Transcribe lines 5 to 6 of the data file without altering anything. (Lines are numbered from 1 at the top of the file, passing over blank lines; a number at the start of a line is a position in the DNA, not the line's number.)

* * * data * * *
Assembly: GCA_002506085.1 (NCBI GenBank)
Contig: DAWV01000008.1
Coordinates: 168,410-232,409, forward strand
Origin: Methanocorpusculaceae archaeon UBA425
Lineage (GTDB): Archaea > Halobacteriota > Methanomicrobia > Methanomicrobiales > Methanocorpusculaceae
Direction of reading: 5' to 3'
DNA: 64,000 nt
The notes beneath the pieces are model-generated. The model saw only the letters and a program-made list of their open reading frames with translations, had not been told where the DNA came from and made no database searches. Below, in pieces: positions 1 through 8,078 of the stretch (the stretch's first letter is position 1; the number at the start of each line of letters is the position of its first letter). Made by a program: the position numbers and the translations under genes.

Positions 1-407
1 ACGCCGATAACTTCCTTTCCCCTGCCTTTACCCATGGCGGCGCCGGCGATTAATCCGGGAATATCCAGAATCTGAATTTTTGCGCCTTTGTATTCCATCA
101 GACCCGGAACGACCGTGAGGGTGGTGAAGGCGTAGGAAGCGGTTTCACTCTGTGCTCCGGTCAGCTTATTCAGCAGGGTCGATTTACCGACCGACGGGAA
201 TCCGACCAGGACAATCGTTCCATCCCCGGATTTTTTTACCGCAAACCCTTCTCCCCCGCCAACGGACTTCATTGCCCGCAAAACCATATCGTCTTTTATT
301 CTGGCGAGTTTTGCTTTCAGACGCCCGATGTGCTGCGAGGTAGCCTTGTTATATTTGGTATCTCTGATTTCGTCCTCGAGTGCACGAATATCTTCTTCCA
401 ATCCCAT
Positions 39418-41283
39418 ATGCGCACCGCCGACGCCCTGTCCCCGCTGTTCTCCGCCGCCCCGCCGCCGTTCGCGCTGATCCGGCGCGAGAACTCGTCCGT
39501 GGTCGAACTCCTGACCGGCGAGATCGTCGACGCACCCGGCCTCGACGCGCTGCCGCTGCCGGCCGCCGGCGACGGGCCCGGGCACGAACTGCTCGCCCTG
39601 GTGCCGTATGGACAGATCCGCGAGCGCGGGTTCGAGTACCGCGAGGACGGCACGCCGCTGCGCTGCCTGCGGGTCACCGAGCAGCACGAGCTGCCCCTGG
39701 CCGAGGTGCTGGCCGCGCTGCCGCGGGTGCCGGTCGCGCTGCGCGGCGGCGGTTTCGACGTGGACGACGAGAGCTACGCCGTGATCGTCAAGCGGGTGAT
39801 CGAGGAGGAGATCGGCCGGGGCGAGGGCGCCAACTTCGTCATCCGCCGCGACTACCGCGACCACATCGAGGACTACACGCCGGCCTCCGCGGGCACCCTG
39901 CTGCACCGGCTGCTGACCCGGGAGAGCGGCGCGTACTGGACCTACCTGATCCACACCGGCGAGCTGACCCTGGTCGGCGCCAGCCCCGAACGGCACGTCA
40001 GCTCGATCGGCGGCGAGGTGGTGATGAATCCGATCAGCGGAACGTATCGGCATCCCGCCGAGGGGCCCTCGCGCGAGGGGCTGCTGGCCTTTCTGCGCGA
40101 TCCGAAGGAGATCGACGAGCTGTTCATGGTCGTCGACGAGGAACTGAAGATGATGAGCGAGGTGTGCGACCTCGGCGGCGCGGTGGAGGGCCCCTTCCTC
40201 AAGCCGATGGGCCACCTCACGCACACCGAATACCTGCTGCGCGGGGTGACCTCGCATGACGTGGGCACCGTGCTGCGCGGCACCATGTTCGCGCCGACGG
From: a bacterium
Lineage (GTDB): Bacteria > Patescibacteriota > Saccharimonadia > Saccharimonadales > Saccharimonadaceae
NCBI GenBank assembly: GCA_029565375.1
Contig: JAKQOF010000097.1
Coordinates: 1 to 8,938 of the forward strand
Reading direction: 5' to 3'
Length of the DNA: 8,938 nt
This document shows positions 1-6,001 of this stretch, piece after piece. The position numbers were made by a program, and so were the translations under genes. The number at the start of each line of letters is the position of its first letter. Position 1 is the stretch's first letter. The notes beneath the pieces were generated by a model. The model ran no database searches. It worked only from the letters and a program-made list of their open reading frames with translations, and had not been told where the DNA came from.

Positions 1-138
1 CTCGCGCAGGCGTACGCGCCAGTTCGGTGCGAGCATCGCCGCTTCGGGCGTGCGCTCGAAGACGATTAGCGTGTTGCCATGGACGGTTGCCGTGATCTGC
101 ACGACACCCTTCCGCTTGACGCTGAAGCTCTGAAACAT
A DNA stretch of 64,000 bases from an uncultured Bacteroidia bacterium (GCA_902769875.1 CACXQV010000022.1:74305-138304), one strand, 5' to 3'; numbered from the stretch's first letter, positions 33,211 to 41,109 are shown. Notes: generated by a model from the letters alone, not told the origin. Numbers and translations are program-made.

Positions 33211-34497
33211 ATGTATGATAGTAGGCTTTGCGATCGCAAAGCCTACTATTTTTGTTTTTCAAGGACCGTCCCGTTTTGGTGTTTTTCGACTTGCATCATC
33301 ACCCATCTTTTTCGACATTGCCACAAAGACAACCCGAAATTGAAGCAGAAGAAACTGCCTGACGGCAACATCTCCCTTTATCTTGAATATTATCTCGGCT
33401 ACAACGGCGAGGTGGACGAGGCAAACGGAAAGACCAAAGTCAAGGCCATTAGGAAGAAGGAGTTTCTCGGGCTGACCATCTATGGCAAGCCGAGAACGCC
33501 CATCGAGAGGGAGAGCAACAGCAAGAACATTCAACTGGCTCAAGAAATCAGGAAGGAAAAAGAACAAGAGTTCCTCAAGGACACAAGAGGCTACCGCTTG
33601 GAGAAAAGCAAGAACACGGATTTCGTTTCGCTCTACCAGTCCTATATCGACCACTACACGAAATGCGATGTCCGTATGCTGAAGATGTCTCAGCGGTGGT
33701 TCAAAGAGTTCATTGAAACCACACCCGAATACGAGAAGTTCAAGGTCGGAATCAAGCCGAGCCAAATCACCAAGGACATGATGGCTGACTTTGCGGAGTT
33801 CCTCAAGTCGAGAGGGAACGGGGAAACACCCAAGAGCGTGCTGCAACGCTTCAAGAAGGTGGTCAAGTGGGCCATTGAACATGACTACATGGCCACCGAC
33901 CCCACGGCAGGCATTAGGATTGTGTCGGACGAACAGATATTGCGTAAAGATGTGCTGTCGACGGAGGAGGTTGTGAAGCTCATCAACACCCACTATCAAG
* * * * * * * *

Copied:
Lineage (GTDB): Archaea > Halobacteriota > Methanomicrobia > Methanomicrobiales > Methanocorpusculaceae
Direction of reading: 5' to 3'